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Derek Bowman

I wonder if the original questioner can say more about what the difficulty is. They say "And this is despite the fact that many of my students are sympathetic to consequentialist considerations."

So is the problem getting students take seriously the consequentialist element in utilitarianism, or the (classical) utilitarian view of pleasure or happiness as the relevant good to be produced?

I've had a number of students who find utilitarianism so initially obvious that they're surprised that there could be any objections. I remember having a similar reaction in my first undergraduate ethics class. Isn't morality about doing good in the world? So doesn't it make sense that the moral thing to do is whatever produces the most good?

What kind of resistances do students raise? Are they already strongly committed a competing moral theory?

I also wonder how longstanding this problem is. Different classes have different personalities (or group-level personality dynamics), which means that what works sometimes doesn't work others.

recent grad

Hi Derek,

OP here. My central observations are as follows.

1) They'll often (though not always) have the intuitions about specific cases that the utilitarian wants them to have.

2) But when it comes to building a general theory out of those intuitions, there is no support among them. This isn't necessary because they're against general theories. On the contrary, they can be quite enthusiastic about some general theories.

3) They seem to be entirely unmoved by any version of utilitarianism which maximizes happiness on a morally-neutral conception of happiness. That is, they seem to think that the happiness of the immoral shouldn't get included in the calculus.

In sum, insofar as they are attracted to a general consequentialist normative theory, it's either some kind of consequentialism concerned with producing morally good consequences or some kind of threshold utilitarianism.


Recent grad - I am curious if you teach at a school that has a fairly low acceptance rate? It sounds like that to me. And your students seem to have completely reasonable reactions. Not many philosophers are sympathetic to classic utilitarianism -if they are sympathetic it is only with the qualifications that you noted, which are reasonable. I am curious why you think something is going wrong? I don't think you need to motivate your students to accept every view - just to understand it and the objections. And it seems to me your students are doing this just fine.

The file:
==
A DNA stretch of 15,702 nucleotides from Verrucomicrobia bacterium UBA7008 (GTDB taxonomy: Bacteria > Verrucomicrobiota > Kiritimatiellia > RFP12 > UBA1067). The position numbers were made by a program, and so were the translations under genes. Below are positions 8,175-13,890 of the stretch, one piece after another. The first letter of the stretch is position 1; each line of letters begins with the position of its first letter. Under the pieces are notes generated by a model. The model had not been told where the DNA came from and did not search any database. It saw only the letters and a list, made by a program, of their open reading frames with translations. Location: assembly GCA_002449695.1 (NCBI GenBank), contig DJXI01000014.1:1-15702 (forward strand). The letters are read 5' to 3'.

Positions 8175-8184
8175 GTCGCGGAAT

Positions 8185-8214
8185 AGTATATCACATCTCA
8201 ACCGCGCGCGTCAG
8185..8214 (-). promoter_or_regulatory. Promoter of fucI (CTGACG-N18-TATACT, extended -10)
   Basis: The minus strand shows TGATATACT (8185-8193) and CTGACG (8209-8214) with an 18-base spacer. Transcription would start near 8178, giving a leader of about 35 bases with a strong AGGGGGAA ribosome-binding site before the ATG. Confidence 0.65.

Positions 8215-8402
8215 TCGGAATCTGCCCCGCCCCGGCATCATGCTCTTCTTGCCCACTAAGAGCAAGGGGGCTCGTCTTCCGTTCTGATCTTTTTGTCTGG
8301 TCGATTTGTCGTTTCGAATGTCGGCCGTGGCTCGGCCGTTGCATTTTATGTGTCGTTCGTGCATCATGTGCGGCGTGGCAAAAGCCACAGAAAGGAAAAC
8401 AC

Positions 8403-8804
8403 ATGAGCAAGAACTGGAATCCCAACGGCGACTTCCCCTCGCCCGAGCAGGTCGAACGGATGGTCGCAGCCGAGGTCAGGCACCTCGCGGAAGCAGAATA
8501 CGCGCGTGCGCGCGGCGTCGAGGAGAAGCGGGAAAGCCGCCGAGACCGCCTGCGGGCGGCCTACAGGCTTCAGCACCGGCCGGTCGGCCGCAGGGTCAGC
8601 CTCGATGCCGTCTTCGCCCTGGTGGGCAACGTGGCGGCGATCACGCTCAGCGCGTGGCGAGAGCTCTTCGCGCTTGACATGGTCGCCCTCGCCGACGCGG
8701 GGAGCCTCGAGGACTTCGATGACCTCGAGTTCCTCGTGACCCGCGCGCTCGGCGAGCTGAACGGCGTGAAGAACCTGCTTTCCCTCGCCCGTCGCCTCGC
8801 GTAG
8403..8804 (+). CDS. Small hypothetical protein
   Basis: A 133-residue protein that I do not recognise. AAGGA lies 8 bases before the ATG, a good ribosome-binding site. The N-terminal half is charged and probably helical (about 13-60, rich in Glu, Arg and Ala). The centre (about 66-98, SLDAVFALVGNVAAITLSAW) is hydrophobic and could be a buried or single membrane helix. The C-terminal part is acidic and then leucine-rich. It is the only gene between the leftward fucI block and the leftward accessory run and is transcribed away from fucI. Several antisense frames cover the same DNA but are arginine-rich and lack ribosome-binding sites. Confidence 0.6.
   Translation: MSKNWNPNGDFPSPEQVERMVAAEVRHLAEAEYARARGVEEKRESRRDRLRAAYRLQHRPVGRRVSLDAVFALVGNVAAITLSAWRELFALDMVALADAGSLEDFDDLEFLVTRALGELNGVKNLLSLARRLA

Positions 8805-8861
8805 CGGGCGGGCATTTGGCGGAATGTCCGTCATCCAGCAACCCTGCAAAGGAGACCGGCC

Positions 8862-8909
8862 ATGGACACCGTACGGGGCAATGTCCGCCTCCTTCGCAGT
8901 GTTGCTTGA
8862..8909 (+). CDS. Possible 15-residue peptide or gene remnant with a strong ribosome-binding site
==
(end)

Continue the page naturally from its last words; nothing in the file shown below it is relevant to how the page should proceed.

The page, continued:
Sam Duncan

Start Trek is very good with utilitarianism. There's of course the famous bit in Wrath of Khan about the needs of the many outweighing the needs of the few. And the DS9 episode "In the Pale Moon Light" is all about the conflict between integrity and utilitarian considerations.

Recent grad

Hi Amanda,

My school doesn't have a particularly low acceptance rate. But I take your point. If they're being reasonable, however, why am I teaching a view that isn't really a live option for anyone in the room? Just as a foil? I feel like there's got to be something better to teach in the place of utilitarianism but which still captures a plausible version of consequentialism. Suggestions are welcome.


I teach it not because it is reasonable, but because:

1. It is simple. And hence a great introduction to just what a philosophical theory amounts to. In intro classes ,many students do not understand this.

2. Similar to one, it is great to introduce students to examples, counter-examples, etc.

3. Peter Singer is a great writer, clarity wise, and I like my students reading his writing for that purpose. Also, I can show videos of Singer to get debates started.

4.It is a big part of the history of philosophy, and many "reasonable" views can be derived from the extreme (unreasonable) classical form.

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